United States District Court, E.D. Michigan, Southern Division
OPINION AND ORDER DENYING DISMISSAL
H. CLELAND UNITED STATES DISTRICT JUDGE.
before the court is Defendant's “Motion to Dismiss
Plaintiff's Complaint.” (Dkt. #3.) Defendant
CitiMortgage, Inc., removed this case from Wayne County
Circuit Court, (Dkt. #1), and has not filed an Answer.
Plaintiff City of Detroit has filed a response to the motion,
(Dkt. #5), and Defendant has filed a reply, (Dkt. #6). The
court also issued an order for Defendant to show cause for
why the case should not be remanded to state court for lack
of subject matter jurisdiction, (Dkt. #8), and Defendant has
filed a response, (Dkt. #10). After reviewing the briefs, the
court concludes that a hearing is unnecessary. See
E.D. Mich. LR 7.1(f)(2). For the following reasons, the court
will not remand to state court and will not dismiss
filed a collection action in Wayne County court to recover
what it alleges are delinquent property taxes owed for the
years 2010, 2011, and 2012 across ten separate properties.
Its complaint alleges that Defendant's name appears
either on property tax bills or somewhere within the chain of
title for each property, which allowed it to assess related
property taxes against the Defendant. The properties were
then allegedly sold at foreclosure in 2013 for a price below
the outstanding tax debt, so Plaintiff now seeks to collect
from Defendant the remaining debt of $67, 154.01, plus
interest, penalties, and administrative fees. Within its
brief, but not in its complaint, Plaintiff alleges that
Defendant ignored mailed notices that taxes were due for
several years before the foreclosure.
argues that Plaintiff's claims are deficient because it
has not adequately alleged that the property tax assessments
were lawful. Plaintiff has not claimed that Defendant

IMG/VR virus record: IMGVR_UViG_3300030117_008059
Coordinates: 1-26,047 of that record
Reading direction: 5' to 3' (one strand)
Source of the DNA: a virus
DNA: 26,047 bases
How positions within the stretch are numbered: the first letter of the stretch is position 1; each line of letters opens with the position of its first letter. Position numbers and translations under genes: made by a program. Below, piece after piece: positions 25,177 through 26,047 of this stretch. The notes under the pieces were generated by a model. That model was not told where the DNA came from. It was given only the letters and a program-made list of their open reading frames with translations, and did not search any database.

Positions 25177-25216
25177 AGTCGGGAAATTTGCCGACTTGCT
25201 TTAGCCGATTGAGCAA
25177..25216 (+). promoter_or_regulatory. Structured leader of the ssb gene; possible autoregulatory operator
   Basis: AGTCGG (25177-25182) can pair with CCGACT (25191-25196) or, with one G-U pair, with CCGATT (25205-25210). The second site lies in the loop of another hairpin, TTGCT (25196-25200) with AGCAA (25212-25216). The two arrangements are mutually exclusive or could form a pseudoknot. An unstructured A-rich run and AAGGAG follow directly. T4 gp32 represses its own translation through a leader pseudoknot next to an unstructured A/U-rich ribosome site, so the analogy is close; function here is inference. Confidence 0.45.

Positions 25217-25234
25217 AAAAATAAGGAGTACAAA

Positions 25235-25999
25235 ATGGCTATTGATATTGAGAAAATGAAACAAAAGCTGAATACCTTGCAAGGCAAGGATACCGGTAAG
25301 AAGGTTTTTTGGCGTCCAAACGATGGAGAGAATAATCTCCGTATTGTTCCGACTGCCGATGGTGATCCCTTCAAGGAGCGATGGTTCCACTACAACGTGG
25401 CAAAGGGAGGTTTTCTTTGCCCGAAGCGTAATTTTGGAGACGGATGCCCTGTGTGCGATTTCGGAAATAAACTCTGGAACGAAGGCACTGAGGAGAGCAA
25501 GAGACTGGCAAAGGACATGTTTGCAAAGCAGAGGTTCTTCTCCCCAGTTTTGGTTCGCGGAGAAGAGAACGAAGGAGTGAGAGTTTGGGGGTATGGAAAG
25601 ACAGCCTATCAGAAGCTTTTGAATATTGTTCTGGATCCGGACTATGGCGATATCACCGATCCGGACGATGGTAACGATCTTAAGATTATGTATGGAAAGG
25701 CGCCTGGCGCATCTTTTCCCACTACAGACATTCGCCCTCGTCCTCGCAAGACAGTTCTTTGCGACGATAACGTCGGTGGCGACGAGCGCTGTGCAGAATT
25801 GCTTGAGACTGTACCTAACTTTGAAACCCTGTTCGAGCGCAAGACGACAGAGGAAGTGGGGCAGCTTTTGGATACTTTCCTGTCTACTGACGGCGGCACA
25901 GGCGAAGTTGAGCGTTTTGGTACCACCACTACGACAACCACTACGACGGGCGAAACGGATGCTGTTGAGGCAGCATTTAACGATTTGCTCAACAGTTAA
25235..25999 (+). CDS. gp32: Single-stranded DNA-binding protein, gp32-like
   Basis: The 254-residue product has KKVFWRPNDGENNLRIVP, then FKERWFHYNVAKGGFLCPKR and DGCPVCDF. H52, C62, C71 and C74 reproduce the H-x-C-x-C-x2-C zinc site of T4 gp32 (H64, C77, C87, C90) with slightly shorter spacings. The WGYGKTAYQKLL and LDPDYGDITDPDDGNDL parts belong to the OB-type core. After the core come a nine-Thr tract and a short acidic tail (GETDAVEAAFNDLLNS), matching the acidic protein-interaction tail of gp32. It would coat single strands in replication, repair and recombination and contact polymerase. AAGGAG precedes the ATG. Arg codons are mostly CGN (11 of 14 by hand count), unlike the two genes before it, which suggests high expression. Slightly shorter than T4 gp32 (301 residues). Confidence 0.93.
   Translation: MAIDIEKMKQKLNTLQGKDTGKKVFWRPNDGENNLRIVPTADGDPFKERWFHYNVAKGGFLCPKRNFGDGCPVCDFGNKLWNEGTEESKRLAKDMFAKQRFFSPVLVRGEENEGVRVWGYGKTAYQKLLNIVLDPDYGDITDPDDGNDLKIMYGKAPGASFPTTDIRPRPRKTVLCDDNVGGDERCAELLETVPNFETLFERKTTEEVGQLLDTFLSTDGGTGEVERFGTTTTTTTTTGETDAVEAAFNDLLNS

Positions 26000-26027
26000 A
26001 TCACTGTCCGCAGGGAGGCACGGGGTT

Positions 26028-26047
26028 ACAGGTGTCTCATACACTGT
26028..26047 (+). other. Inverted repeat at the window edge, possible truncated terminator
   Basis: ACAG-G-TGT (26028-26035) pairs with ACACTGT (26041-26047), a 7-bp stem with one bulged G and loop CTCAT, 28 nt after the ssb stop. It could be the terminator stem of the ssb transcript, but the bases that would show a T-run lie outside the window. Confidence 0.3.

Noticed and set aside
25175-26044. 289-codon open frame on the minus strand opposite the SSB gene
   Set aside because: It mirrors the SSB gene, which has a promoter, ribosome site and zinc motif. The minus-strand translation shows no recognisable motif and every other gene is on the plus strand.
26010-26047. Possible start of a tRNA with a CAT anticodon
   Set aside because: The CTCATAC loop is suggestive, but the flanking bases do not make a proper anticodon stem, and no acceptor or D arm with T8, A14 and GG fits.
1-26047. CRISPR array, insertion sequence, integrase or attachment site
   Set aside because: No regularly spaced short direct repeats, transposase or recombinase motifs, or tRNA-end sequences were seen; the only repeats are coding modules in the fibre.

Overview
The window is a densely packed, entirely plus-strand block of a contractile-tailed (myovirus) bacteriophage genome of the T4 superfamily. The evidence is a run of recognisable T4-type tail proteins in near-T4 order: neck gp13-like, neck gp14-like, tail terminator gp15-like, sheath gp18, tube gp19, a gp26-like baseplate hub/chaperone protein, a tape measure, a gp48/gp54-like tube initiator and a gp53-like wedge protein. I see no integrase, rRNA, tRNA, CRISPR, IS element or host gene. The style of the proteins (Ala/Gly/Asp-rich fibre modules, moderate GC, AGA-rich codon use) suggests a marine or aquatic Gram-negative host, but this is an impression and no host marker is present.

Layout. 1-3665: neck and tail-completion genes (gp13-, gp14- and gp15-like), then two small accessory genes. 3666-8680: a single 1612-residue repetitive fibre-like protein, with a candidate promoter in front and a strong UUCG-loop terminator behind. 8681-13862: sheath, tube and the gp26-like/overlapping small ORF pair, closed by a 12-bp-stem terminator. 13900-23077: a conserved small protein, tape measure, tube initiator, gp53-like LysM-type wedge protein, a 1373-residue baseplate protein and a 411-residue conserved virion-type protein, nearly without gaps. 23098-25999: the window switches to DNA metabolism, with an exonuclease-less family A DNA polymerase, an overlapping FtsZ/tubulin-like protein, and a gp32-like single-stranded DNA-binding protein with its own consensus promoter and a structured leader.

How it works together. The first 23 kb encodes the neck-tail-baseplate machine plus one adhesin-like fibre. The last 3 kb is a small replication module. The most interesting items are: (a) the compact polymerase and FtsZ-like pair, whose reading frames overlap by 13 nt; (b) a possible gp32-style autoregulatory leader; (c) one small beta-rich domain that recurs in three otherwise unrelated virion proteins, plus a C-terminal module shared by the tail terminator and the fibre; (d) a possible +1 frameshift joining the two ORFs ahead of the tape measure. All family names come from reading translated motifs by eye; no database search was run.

actually owned an interest in the property during the
relevant years, which Defendant argues is prerequisite to a
valid assessment comporting with due process. Plaintiff
responds that to the extent that these arguments have merit,
they were waived when Defendant failed to appear and lodge
them before the Michigan Tax Tribunal, which enjoys exclusive
jurisdiction over such questions. It argues further that the
Tax Injunction Act (“TIA”), 28 U.S.C. §
1341, prohibits this court from enjoining, suspending, or
restraining the collection of these state taxes. In reply,
Defendant argues that it could not have waived any argument
before the Michigan Tax Tribunal because it lacked a
sufficient property interest to have standing to challenge an
assessment in that forum, that the collection of an
unlawfully assessed tax is contrary to the statutory scheme,
and that the TIA does not apply in collection actions such as
court has also raised the issue of subject matter
jurisdiction. It is immaterial that Plaintiff has not
challenged the subject matter jurisdiction of this court.
“Not only may a court raise subject-matter jurisdiction
sua sponte, it must.” CMS North
America, Inc., v. De Lorenzo marble & Tile,
Inc., 521 F.Supp.2d 619, 632 (W.D. Mich. 2007) (citing
Clarke v. Mindis Metals, Inc., No. 95-5517, 99 F.3d
1138, 1996 WL 616677, at *3 (6th Cir. 1996)). Defendant
removed this case on the basis of diversity jurisdiction. The
court will thus address the presence of diversity